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Articles by S.A. Pourbakhsh
Total Records ( 2 ) for S.A. Pourbakhsh
  A. Talebi , S.A. Pourbakhsh and K. Dorostkar
  Vaccination is often considered as an appropriate option in prevention most of poultry viral diseases worldwide. This study was conducted to evaluate effects of current routine vaccination routes (spray, eye-drop and drinking water) of live vaccines against infectious bronchitis (IB) on performance and humoral immune responses of broiler chickens. The results of this study indicated that Vaccination significantly (P< 0.05) affects performance of the broiler chickens and effects on weight gain and FCR, did not differed significantly among these routes. Immune responses of vaccinated chickens were significantly (P< 0.001) differed from those of control chickens. Comparison of various vaccination routes revealed that eye-drop group had the highest antibody titer with the closest range. There were also positive significant (P< 0. 01) degrees of correlation among chickens vaccinated with spray and eye-drop, spray and drinking water, eye-drop and drinking water (r = 0.84, r = 0.80 and r = 0.82, respectively). In conclusion, eye-drop method induced the highest antibody titers with the closest range.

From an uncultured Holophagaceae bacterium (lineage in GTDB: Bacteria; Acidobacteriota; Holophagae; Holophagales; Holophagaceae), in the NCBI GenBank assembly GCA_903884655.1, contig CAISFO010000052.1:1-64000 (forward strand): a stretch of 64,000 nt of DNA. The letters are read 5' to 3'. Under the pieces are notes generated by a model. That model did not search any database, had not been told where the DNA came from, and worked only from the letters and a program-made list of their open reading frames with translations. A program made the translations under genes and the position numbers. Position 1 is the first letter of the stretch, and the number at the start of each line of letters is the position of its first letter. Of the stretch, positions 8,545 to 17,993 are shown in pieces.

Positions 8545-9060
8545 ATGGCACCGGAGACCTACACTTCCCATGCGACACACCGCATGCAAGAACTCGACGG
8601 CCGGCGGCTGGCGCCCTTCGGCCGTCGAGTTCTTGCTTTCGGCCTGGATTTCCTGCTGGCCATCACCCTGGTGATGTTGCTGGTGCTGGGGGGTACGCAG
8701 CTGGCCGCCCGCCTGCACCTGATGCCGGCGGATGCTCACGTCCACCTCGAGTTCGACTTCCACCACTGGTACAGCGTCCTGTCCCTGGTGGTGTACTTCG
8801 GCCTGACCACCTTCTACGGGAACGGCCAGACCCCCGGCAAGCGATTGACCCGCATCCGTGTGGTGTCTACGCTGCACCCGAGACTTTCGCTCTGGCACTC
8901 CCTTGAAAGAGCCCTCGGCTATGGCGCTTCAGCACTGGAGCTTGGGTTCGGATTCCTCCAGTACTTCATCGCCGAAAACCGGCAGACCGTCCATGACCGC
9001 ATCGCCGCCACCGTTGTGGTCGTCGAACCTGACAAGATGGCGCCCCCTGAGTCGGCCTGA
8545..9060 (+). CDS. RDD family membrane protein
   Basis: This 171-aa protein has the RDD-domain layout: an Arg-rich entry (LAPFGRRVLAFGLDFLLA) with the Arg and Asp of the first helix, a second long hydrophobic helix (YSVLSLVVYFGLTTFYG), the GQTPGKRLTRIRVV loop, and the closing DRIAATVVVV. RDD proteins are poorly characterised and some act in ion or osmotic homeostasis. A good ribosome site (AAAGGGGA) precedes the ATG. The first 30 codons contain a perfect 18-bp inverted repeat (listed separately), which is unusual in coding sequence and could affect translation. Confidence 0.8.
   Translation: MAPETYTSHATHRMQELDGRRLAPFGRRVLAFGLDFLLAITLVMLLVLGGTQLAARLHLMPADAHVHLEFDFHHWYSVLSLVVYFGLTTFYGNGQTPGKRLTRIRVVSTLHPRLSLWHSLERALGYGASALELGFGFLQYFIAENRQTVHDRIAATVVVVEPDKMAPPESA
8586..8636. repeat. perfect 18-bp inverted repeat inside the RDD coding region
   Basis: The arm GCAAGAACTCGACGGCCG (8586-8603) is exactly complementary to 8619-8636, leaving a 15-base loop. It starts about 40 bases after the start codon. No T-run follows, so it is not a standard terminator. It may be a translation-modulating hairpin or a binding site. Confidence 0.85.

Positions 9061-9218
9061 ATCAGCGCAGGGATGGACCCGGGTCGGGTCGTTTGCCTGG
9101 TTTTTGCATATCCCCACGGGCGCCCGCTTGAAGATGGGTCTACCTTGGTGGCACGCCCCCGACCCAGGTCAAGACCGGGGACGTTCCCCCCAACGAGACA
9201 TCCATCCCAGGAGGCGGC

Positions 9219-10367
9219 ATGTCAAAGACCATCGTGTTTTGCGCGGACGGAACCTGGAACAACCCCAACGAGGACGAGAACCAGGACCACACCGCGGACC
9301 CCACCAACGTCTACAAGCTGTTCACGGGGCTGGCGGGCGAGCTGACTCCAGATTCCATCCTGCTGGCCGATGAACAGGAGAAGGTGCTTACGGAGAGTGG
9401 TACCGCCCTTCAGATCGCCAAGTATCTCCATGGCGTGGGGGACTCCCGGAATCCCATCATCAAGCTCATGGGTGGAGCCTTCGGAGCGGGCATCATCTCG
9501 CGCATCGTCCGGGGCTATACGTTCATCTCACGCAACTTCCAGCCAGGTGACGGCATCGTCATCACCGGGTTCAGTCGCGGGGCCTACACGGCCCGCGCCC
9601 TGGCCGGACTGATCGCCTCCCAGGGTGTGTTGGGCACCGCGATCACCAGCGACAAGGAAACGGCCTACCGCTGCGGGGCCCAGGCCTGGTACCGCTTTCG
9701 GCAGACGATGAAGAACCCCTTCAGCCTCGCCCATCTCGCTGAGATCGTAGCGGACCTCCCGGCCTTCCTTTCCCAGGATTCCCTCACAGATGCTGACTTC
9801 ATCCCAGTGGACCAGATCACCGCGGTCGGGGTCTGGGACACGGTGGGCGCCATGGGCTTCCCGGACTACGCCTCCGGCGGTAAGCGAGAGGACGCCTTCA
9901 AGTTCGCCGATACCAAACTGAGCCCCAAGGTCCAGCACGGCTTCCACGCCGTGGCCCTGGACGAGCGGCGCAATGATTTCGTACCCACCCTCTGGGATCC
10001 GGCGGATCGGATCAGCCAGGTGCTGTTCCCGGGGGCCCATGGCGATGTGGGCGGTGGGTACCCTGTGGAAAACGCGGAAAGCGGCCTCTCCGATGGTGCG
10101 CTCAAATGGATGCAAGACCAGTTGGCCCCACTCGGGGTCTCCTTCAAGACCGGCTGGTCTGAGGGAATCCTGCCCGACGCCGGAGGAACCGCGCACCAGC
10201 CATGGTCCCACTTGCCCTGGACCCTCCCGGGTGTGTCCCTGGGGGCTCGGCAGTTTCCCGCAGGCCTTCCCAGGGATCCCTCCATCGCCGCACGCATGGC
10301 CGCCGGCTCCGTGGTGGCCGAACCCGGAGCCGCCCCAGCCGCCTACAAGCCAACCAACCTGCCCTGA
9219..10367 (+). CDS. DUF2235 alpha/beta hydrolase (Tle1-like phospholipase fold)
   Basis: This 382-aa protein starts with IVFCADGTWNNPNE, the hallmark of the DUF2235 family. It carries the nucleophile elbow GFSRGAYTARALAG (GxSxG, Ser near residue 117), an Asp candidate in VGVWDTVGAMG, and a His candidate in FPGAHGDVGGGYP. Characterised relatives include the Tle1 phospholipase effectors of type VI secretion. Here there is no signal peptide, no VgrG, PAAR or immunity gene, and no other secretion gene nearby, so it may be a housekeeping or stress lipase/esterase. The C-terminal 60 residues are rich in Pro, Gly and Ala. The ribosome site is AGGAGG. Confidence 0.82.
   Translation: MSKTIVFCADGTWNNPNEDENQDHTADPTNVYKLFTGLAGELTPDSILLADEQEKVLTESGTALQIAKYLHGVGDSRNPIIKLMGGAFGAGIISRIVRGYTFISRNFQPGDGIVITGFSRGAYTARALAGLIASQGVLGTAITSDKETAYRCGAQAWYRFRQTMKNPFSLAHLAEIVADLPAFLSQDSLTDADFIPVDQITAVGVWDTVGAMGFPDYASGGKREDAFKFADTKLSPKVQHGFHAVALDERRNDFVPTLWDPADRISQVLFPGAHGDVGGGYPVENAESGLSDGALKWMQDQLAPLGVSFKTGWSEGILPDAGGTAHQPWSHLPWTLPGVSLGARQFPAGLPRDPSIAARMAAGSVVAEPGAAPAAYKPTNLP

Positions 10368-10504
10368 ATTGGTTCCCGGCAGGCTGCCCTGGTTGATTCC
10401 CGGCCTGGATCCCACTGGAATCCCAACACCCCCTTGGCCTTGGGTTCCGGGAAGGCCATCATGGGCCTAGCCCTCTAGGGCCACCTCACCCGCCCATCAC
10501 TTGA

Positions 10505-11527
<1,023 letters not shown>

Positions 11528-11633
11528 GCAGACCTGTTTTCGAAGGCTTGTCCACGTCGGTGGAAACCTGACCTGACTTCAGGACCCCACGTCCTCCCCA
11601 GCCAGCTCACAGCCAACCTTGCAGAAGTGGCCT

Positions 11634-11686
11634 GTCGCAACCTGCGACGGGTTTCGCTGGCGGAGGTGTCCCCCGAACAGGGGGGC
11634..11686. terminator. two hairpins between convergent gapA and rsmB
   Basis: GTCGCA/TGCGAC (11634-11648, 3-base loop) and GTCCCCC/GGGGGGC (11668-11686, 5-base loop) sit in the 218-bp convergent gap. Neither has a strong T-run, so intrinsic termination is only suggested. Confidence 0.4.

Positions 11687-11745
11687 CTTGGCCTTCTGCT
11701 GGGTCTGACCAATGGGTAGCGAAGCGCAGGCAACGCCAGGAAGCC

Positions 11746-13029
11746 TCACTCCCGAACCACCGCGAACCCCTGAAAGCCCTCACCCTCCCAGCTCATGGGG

M. Amiri Andi , M. Shivazad , S.A. Pourbakhsh , M. Afshar , H. Rokni , N.E. Shiri , A. Mohammadi and Z. Salahi
  Broiler breeders were allocated at random to one of seven experimental diets containing graded levels of supplementary vitamin E (0, 20, 40, 60, 80, 100 and 120 IU kg-1 diet) between 26-35 weeks of age. Egg production, egg weight, fertility, livability and hatchability (30 and 35 weeks of age) were not influenced by the level of vitamin E in the breeder diet. But birds receiving 40 IU of vitamin E kg-1 diet had higher hatchability of fertile eggs compared to 0 and 20 IU of vitamin E kg-1 groups at 35 weeks of age (90.79 vs. 85.09 and 86.60%, respectively). Dietary levels of vitamin E did not affect antibody titer (IgG) against Newcastle disease virus at 35 weeks of age. Antibody titer of day old chicks from hens receiving 60 IU of vitamin E kg-1 were higher (p≤0.05) than chicks from hens fed 0 and 20 IU of vitamin E. At 35 weeks of age (not at 31 weeks of age), Hugh units of eggs were higher (p≤0.05) in hens fed 40, 60, 80, 100 and 120 IU of vitamin E kg-1 compared to 0 IU of vitamin E kg-1 (87.06, 92.21, 93.89, 93.25, 94.61 and 93.09, respectively). Age had negative effect on Hugh units of eggs (p≤0.01). The results of this experiment suggest that the vitamin E requirement of broiler breeders for persisting of hatchability may be 40 IU kg-1 and for maximizing passive transfer of antibody from breeder to progeny may be higher.
 
 
 
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